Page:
If you are married, you can understand that being with the same person for a long time in the same house, the same room, can start to become agitating and you start to recognize EVERYTHING that is wrong with that person. Heck, if you grew up with siblings, you KNOW what I’m talking about. As believers, we are focusing on so many things along with keeping our relationships with Christ intact. On top of all our responsibilities and we wonder why that other believer doesn’t have their crap together. As the body we stack our lives against theirs and start comparing. We have a condemning spirit in our hearts for those who are apart of the body. We no longer see them as lost, as they are found, or blind, because they should be seeing. Our compassion, patience, and tolerance for these people has waxed and waned. That is why the body isn’t functioning as a solid unit or a force to reckoned with. We are a bunch of people yelling at each other on a cruise ship that’s about to sink. We yell about where the right exit is and how can the person standing next to us not know?! It’s ridiculous. As believers, we have lost the perspective that our brothers or sisters deserve just as much compassion, love and forgiveness as those lost to this world.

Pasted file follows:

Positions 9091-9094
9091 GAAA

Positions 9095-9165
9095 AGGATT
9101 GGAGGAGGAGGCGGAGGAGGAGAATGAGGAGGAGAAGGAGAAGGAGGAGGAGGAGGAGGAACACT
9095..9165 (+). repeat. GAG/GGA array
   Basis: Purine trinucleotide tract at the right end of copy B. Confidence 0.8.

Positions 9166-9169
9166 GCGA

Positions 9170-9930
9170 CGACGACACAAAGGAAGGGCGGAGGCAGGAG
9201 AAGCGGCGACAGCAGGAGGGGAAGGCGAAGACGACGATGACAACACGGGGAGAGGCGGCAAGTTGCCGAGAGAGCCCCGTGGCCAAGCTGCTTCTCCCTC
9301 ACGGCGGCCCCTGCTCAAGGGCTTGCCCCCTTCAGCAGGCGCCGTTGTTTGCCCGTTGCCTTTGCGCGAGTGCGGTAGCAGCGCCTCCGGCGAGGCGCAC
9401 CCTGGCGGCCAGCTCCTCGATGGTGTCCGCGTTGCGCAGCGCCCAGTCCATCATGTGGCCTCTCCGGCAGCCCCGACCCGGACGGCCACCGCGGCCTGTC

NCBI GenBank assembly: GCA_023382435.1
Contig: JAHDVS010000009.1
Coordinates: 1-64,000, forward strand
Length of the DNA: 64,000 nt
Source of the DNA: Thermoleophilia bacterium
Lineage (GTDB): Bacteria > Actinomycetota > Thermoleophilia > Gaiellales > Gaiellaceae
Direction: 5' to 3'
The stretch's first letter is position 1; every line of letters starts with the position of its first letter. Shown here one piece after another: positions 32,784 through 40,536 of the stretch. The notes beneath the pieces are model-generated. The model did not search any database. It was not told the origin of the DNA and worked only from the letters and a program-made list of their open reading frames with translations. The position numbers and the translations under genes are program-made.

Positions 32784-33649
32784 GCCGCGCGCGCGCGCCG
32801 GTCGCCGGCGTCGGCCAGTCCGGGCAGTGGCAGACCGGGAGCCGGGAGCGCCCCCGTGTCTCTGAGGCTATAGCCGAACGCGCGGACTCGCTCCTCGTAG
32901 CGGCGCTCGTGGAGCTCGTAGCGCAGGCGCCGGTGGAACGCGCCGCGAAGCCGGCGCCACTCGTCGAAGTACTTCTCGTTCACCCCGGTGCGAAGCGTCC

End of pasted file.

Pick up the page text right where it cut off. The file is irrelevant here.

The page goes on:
The divisive nature of this spirit is rampant in the body of Christ. Division is Satan’s goal, not just in denomination and affiliation but in our homes. Christ didn’t say that we should forgive 70 times 7 times a day because the unbelievers are that terrible and horrible of a people. “Stay in your homes or they will cause you to fall back into your sinful ways!” He said it because the enemy is like a roaring lion, prowling and seeking WHOM HE MAY DEVOUR. (1 Peter 5:8) This isn’t colloquialism for “he’s going to eat everyone!” He is looking for those who are unaware of his presence and tactics. He is waiting for a door to open and for us, as the body, to not be vigilant or even sober!
If you are listening to the Holy Spirit, you will hear Him. He is urging in the body to care for one another. When reading 1 Peter 4:7-10, it urges to, “be serious and watchful in your prayers. And above all things have fervent love for one another, for “love will cover a multitude of sins.” Be hospitable to one another without grumbling. As each one has received a gift, minister to to one another, as good stewards of the manifold grace of God.” This language is directly addressing the body of Christ, that we should be loving one another with intent and vigor. It’s important to understand that we can accomplish nothing together if we will not obey God to love one another and pay attention.